New Perspectives on the Cyprus Problem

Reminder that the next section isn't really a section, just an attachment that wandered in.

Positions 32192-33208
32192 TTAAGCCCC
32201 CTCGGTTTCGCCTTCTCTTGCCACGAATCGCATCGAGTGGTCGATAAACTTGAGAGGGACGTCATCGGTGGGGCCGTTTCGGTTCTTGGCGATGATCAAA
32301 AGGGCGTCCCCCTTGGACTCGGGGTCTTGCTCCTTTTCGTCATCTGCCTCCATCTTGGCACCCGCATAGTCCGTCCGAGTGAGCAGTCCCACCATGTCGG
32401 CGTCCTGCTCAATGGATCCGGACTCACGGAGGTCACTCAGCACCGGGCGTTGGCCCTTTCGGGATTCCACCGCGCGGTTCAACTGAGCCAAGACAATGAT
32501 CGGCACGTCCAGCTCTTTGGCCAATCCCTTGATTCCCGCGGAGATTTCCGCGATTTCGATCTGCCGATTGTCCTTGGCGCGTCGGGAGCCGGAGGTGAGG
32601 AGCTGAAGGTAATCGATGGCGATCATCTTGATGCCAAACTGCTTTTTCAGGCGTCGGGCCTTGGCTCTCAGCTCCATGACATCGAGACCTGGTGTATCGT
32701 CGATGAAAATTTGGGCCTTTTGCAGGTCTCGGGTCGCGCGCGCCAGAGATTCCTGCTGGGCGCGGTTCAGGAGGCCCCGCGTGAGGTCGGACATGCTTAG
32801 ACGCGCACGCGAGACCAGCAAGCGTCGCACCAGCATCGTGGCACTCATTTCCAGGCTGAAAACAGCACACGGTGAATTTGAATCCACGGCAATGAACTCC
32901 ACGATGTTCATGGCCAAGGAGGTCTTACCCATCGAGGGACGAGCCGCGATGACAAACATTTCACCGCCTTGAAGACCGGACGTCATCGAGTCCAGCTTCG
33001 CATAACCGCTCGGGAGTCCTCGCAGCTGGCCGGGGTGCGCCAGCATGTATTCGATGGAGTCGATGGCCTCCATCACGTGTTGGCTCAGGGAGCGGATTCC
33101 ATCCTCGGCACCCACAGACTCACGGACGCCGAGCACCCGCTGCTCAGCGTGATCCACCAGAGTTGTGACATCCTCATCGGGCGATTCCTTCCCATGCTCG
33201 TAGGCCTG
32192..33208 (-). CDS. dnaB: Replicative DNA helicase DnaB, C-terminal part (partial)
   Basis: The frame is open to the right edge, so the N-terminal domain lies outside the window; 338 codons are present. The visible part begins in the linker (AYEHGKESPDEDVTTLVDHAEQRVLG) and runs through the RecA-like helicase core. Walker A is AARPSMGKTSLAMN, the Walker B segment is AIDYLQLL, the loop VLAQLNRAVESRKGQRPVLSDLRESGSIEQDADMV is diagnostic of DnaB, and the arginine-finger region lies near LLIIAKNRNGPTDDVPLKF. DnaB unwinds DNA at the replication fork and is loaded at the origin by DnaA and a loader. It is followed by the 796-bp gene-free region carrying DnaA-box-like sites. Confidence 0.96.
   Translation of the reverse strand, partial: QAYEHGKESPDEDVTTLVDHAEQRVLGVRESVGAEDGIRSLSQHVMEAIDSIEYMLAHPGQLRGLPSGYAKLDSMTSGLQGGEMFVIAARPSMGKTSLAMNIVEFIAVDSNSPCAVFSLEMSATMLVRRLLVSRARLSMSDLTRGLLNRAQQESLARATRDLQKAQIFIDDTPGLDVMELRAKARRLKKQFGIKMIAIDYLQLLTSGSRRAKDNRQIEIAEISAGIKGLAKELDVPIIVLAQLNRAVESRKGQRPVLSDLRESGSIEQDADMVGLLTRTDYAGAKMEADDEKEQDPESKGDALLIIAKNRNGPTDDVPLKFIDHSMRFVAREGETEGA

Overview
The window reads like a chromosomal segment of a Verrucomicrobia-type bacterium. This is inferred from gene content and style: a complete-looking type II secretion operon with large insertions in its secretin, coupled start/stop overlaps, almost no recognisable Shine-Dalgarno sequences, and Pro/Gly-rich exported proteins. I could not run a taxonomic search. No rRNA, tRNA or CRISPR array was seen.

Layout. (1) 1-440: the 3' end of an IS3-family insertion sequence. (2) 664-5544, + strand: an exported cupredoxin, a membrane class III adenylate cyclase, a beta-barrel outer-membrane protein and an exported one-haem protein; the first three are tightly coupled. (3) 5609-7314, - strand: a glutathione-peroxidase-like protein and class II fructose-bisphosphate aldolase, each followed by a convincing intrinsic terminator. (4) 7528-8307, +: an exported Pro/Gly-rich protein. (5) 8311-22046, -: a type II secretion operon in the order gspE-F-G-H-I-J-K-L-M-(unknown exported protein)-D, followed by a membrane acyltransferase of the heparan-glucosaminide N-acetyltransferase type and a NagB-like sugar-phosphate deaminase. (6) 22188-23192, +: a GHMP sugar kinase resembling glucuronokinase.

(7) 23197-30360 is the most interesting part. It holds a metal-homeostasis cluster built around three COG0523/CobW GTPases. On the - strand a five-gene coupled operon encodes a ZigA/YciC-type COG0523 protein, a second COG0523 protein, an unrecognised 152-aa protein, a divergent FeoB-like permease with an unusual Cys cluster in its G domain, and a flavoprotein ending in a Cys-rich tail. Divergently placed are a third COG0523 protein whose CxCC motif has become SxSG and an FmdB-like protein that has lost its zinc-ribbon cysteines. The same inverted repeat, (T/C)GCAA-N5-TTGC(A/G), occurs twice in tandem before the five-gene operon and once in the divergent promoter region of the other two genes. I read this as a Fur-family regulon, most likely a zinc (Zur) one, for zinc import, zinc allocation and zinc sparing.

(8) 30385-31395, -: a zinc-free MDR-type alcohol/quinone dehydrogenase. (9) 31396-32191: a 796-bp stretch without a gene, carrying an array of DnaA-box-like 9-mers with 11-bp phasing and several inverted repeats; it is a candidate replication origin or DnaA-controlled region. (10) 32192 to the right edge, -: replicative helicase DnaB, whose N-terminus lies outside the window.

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In today’s world, the issue of Cyprus is notable for all the wrong reasons: because of the duration of the divisions in Cyprus itself between Greek-Cypriots and Turkish-Cypriots (formalized since 1983 by a disputed international border across the island); because of the involvement of Greece and Turkey, for which the “hyphenated” Cypriot communities form proxy battalions; and because of the failure of the United Nations’ longstanding efforts to resolve the conflict. Much of the discussion in the book revolves around the difficulty of producing viable constitutional and civic arrangements in an ethnically-divided polity. It is clear that this issue dominates almost all discussions of the Cyprus Problem, from the drawing of internal borders, the conceptualization of identity of oneself and of the “other,” to the management of the natural resources with which the island is endowed. Containing chapters from both Turkish- and Greek-Cypriots, as well as outside scholars, the book covers four key themes, namely identity and perceptions; contemporary issues in the Greek- and Turkish-Cypriot communities; comparisons with divided polities elsewhere; and new approaches to resolving the Cyprus Problem. One of the key messages from this book is that people-to-people initiatives must supplement the plans (and posturing) of politicians in order to make progress towards an ultimate resolution of the Cyprus Problem. The book shows that human ingenuity is able to find a widely accepted and workable formula for a Cyprus that combines unity and diversity, acknowledges the worth of its different constituent communities, and addresses – or begins to move beyond – historical animosities and injustices.